I’m excited to announce that my story “DEZLON-182-D’s Scrapbook” is available now as part of Harbinger Press’s Flash Fiction Fridays. I don’t want to risk any spoilers, what with this story being newly published, but some other time I’ll have to share about how life sort of imitated art right after I’d completed the rough draft of this one. That very same weekend.
What I can say for now is that the initial idea for this one came back when I decided to try my hand at making a scrapbook of my wedding rather than a traditional photo album. I learned that I’m not a scrapbooker, no sirree. Come to think of it, I should’ve known that already, because I’d tried once before for a study abroad trip. That one I managed to complete. The wedding one remains in progress. While we were newlyweds, my husband encouraged me to focus more on my writing, as he knew it was a lifelong passion of mine. So, I boxed up the scrapbook project, guilt-free, and started looking for a writer’s group to join. And I’m so very grateful he did. It was exactly the push I needed at that time.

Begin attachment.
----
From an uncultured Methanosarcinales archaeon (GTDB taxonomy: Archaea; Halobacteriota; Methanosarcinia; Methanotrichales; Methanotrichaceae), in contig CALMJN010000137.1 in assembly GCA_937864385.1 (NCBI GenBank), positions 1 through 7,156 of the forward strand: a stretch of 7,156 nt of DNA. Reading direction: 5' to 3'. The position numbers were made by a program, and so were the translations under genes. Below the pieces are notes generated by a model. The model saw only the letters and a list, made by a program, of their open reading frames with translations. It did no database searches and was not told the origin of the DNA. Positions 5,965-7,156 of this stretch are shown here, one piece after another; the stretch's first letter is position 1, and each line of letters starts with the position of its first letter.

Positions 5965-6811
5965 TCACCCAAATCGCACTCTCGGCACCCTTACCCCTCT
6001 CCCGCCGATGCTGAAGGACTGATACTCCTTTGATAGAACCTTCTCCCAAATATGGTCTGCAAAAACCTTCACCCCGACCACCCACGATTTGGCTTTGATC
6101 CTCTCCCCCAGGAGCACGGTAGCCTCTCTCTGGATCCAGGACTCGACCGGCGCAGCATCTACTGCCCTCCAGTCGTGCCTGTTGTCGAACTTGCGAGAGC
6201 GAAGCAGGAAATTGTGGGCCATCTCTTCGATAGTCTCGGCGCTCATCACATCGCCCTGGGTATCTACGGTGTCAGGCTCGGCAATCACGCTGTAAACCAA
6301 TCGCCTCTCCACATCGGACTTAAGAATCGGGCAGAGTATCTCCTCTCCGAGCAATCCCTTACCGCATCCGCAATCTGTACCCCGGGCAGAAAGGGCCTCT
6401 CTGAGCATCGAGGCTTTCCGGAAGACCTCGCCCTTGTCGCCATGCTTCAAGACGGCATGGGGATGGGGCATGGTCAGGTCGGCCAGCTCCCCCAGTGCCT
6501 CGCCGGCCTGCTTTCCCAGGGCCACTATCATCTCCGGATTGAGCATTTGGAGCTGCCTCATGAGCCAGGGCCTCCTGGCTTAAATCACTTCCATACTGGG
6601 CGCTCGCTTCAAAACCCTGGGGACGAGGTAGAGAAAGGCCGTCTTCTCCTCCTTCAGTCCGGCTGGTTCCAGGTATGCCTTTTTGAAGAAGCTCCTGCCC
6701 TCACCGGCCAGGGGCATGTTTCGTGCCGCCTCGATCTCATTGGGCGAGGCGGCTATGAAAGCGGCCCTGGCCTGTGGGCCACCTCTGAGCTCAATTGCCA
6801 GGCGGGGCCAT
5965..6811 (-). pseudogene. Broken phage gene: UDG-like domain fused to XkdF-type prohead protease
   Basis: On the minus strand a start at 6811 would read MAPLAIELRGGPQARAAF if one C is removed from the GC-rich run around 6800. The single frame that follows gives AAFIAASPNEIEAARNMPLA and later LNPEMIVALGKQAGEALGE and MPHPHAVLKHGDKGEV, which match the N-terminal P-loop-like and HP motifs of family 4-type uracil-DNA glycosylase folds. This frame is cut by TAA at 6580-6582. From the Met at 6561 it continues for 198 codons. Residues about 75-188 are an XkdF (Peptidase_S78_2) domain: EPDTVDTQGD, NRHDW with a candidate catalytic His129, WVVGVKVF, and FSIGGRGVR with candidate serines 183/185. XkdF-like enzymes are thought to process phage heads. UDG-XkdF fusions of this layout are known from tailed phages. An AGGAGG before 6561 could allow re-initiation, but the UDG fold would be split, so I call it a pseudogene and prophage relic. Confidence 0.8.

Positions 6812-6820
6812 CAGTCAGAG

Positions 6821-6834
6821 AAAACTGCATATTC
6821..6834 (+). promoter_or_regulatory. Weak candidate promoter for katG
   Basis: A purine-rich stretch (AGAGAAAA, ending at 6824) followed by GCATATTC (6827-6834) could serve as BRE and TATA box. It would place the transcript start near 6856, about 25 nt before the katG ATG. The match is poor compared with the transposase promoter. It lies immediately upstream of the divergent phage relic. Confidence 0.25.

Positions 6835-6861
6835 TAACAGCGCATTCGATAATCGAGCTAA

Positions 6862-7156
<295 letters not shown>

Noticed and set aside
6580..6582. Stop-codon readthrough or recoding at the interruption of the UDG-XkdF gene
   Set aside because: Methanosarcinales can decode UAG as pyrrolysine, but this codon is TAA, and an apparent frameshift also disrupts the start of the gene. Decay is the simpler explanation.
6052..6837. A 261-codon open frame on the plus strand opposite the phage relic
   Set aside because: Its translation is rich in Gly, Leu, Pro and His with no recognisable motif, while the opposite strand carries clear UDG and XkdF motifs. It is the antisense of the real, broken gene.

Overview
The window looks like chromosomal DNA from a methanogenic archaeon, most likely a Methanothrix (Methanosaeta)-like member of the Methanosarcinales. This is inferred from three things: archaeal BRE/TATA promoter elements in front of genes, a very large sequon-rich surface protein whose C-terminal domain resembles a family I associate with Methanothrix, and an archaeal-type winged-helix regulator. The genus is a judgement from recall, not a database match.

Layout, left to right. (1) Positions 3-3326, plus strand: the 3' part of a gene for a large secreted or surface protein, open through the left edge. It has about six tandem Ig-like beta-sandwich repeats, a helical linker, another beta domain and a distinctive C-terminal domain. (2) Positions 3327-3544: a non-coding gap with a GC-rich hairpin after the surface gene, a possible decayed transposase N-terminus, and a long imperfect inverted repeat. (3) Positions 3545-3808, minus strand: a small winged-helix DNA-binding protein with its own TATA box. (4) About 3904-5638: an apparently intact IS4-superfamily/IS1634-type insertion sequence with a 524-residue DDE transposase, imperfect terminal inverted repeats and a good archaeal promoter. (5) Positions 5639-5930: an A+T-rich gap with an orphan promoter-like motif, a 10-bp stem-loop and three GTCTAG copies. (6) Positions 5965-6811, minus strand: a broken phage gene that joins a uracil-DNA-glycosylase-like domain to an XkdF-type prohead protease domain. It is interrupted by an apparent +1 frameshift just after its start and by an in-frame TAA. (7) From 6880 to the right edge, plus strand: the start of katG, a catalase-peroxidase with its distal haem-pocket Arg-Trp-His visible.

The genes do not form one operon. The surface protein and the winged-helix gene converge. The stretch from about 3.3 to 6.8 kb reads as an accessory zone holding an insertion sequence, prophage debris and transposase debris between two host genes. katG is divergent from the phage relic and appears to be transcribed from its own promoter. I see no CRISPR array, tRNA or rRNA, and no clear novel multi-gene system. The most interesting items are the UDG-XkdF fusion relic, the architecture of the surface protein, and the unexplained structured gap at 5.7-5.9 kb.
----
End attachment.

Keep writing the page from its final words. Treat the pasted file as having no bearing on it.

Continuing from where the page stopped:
My younger son’s class has been studying fantasy stories this month. When I asked him about it yesterday, he thought for a moment and said, “Yeah, they’re stories about things that aren’t real.” I beamed and said, “That’s what I write!” He looked at me with a slightly shocked expression and said, “You write about things that are fake?”
Talk about a loaded question. My mind raced with points I knew didn’t fit this conversation: how technically all fiction by definition is about the non-real, how fiction writers tend to explore kernels of truth by defamiliarizing the mundane, how you’re more likely to see the significance of fakeness if you first understand the genuine counterpart, and how some argue that all writing can be considered metaphor if you dig deep enough.
Instead, I stammered something about using lots of imagination. This seemed to satisfy him, and our conversation moved on. A few minutes later, he suddenly blurted out a couple sentences about a ghost leading me to a dark dungeon. I beamed once more and told him, “You just made up a fantasy story!” He looked away with a shy, pleased smile.